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The other day I got the password for our school's Wifi but even though that's the case, I still can't connect. So I visited the guys at my school's IT department and they said they need to borrow my laptop so I can connect to the network. I gave it to them.

Few minutes later it was returned to me and true enough I was able to connect to the network.

But I'm very worried about what they did to my laptop. I was unable to ask them and I'm not going back there anytime soon.

If they installed something, how do I know? (No new programs listed on control panel, but I still have doubts). I'm really worried they installed something that will allow them to control my laptop.

  • How do make sure nothing was installed?

  • I'm thinking about using AVG antivirus to check, is it good enough?

  • What do you think are the things that they have done that they hope I won't notice?

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closed as not constructive by TildalWave, Adnan, NULLZ, Terry Chia, AJ Henderson May 26 '13 at 18:41

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They secretly installed Skynet on your computer so it will take over the world in 10 years. –  Terry Chia May 21 '13 at 15:31
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This is an educated guess. They looked at what your MAC address is and added it to their allowed list. If you are really worried GO ASK THEM! –  Ramhound May 21 '13 at 16:15
    
It's a helpdesk.... it's not like they did anything illegal. –  ekaj May 22 '13 at 0:14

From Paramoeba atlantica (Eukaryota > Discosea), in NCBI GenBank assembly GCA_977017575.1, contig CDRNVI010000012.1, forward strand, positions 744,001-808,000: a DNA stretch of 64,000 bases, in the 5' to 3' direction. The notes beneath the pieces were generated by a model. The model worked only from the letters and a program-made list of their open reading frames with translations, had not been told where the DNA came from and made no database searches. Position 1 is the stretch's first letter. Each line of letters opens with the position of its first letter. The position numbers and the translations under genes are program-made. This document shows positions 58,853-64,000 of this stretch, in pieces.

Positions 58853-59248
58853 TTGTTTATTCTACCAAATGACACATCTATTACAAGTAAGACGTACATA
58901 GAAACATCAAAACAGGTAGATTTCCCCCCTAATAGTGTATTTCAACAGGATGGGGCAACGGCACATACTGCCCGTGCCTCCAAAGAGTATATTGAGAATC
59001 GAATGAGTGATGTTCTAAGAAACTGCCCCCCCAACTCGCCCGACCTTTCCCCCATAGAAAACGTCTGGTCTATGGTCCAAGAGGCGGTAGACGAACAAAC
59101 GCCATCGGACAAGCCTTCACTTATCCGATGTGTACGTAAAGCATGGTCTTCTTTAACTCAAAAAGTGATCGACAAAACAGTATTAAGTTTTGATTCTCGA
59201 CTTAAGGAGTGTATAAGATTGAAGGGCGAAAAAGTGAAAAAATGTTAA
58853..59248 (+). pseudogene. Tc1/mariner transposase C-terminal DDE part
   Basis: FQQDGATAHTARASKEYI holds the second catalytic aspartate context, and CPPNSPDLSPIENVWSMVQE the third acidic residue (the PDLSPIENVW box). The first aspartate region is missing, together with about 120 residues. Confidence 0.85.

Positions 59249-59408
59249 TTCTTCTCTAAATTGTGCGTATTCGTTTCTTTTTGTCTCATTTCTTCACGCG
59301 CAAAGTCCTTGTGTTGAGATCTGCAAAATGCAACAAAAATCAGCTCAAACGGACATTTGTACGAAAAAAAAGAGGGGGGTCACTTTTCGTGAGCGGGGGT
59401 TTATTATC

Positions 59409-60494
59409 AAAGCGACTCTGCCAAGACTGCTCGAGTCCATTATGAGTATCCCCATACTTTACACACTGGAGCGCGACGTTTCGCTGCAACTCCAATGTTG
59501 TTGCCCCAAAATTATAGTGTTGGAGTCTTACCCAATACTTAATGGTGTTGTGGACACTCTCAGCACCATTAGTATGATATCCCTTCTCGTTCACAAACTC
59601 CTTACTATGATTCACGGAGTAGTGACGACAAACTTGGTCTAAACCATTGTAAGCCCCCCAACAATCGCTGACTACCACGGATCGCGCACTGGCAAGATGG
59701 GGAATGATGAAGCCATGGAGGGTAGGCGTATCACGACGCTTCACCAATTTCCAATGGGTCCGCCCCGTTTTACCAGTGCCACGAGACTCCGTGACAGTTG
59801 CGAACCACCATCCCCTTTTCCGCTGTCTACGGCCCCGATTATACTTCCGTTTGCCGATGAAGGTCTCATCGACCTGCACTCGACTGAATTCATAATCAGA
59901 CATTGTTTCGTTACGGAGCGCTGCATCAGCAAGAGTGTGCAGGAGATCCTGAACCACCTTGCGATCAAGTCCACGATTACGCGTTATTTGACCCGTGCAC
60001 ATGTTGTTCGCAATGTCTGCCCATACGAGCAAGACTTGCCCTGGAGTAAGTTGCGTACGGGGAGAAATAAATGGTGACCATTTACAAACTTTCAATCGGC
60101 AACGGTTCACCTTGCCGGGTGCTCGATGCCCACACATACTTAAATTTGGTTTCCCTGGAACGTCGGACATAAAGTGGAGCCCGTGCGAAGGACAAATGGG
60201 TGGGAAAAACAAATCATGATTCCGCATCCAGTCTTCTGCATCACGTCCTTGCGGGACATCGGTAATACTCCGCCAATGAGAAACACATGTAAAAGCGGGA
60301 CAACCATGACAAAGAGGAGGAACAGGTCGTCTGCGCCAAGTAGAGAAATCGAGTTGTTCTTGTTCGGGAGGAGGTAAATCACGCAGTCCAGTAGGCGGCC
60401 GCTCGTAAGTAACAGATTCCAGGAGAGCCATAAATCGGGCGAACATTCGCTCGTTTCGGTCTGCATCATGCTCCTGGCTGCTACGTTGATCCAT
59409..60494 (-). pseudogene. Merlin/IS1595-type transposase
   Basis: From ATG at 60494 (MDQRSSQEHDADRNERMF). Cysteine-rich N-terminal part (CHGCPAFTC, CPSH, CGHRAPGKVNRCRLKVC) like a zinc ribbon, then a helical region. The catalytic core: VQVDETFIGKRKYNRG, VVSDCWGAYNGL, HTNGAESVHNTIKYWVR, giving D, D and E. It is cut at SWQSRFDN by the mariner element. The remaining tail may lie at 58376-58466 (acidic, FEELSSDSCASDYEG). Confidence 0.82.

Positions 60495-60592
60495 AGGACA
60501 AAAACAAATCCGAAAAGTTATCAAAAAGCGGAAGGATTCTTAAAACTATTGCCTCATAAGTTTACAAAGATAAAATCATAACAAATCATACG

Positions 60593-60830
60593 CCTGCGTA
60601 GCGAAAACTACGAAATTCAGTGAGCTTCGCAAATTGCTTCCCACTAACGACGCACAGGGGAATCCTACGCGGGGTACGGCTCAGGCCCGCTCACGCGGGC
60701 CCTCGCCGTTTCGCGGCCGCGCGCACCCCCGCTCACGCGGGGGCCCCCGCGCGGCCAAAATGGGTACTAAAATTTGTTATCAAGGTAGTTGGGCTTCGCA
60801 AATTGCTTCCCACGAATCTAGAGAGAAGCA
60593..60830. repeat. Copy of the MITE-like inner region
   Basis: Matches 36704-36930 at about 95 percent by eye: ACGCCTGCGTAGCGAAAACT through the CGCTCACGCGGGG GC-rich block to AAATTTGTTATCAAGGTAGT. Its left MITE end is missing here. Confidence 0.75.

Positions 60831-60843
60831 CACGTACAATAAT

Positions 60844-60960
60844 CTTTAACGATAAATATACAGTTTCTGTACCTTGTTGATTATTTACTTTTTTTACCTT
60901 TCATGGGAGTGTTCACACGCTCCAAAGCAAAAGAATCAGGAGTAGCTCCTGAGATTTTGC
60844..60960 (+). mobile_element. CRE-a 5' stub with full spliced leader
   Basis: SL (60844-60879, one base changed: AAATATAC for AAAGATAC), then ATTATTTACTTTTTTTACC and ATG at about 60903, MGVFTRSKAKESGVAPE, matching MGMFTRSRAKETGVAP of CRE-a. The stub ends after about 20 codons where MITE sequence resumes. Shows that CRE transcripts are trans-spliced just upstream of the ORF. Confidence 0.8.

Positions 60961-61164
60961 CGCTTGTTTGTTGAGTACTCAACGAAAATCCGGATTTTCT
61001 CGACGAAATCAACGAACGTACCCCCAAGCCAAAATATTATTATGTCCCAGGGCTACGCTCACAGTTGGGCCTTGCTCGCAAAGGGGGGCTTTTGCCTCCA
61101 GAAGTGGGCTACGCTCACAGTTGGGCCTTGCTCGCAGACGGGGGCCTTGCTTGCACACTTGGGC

1 Answer 1

Ultimately, it's near impossible to tell with absolute certainty that nothing was installed on your system. Rootkits and such make it next to impossible to verify a system is clean after an infection which is why the adage to "nuke it from orbit" exists in the security community.

That said, you seem to be paranoid about this. Why do you expect that they would do anything other than fix the problem? Why would the school want to risk lawsuits if detected or the employees risk losing their jobs and quite possibly facing criminal charges in order to sneak something on to your system?

Why do you trust them any less than you trust the people who originally installed the OS on your machine (or even the firmware in your system)? They are doing a job of trying to keep a network running smoothly and unless they've given you a reason to suspect otherwise, they are most likely trustworthy and just doing their job.

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